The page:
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10 common portrait photography mistakes every photographer makes The top portrait photography errors to watch out for

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Portrait photography mistakes

Many photographers fall into the same pitfalls which make up the most common headshot mistakes and portrait photography mistakes. In order to help you prevent taking bad portrait photos, we’ve reviewed some of the most common mistakes from portrait lighting mistakes to using the wrong lens for portrait photography. Common mistakes shouldn’t be so common, so here are our tips for portrait photographers to put a stop to bad portrait photography.

 

1. Using autofocus

How to avoid portrait photography mistakes? Stop using autofocus! It’s a great feature on your camera and can help you to focus in difficult situations and save time. However, portrait photography is a genre of photography that requires a great deal of attention and detail. Autofocus isn’t suited to this level of detail, and can cause blurriness in your portrait. Using manual focus is much more beneficial for you as it will make your portraits far more detailed, and less blurry when using the right settings.

2. Distracting backgrounds

Choosing distracting backgrounds is a common occurrence with first-time portrait photographers. They are so focused on the subject that they can overlook the importance of the setting. This is a big mistake as the background has a huge impact on the composition. Busy backgrounds can be very distracting to the viewer, causing them to look at the background rather than the subject. Try to choose a background with little distraction for a better portrait. This way, you won’t have to extremely blur the background.

Portrait photography mistakes

 

3. Too much bokeh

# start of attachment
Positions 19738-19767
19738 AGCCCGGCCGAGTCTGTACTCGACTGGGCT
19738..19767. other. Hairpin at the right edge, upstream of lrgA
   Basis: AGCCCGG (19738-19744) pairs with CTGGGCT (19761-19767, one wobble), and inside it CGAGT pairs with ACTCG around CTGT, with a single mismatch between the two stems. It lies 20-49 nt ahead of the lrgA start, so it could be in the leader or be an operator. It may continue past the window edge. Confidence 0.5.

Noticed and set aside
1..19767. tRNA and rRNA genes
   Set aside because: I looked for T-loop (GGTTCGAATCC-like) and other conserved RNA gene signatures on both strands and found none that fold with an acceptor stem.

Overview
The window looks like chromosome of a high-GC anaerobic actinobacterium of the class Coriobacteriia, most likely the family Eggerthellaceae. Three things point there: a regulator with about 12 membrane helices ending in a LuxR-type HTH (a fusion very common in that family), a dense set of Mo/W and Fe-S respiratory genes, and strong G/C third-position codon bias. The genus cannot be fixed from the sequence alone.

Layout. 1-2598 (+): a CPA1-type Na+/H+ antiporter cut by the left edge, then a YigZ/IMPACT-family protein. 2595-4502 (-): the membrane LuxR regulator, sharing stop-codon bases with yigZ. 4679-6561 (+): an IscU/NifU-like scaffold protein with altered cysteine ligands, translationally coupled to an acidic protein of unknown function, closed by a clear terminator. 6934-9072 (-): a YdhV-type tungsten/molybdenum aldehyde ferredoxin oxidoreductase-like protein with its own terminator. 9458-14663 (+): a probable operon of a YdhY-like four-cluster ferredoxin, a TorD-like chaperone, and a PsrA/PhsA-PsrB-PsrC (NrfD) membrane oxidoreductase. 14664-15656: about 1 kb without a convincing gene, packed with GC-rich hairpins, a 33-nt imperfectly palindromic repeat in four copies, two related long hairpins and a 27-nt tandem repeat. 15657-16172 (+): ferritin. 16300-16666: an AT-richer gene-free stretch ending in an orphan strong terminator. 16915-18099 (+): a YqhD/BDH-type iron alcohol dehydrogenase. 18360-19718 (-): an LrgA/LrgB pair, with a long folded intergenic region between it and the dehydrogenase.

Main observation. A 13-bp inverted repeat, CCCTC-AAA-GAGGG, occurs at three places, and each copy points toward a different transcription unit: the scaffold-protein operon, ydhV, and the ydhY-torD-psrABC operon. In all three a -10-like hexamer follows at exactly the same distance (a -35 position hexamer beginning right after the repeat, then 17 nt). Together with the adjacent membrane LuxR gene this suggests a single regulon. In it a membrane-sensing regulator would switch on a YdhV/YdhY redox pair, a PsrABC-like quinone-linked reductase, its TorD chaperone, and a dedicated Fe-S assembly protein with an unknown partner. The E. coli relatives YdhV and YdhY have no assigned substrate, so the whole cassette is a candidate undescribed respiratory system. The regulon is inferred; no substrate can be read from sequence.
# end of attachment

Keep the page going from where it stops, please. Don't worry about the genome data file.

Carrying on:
Many portrait photographers are using too much bokeh, causing their subjects to be out of focus. Whether these portrait photographers are very fond of bokeh, or they have chosen a distracting background which they then have to blur out, they are opening their apertures too wide and accidentally photographing the subject out of focus. While it’s a good idea to blur the background a little, you don’t need to open your aperture completely as this will also blur the foreground– try to maintain a balance between blurring the background and clarity of your subject.

4. Shooting from the wrong angle

Inexperienced portrait photographers who haven’t developed their eye enough yet, tend to photograph subjects from the wrong angle. But just a few degrees off can cause a very unappealing image. Too low, and you give your subject a double chin, and too high, you can make them look shorter than they are. The most flattering angle for portraits is just above eye level.

5. Not focusing on your subject’s eyes

Your subject’s eyes have a special significance in portrait photography, as they are the most expressive part of the face. However, some photographers overlook this and focus elsewhere. This is subtle enough that you won’t be able to put your finger on why the image looks bad, but it can throw the whole portrait off-balance – especially if the eyes are out of focus when the subject is looking into the lens. To rectify this, use a single AF focus point to manually select the eyes, making the focus much sharper.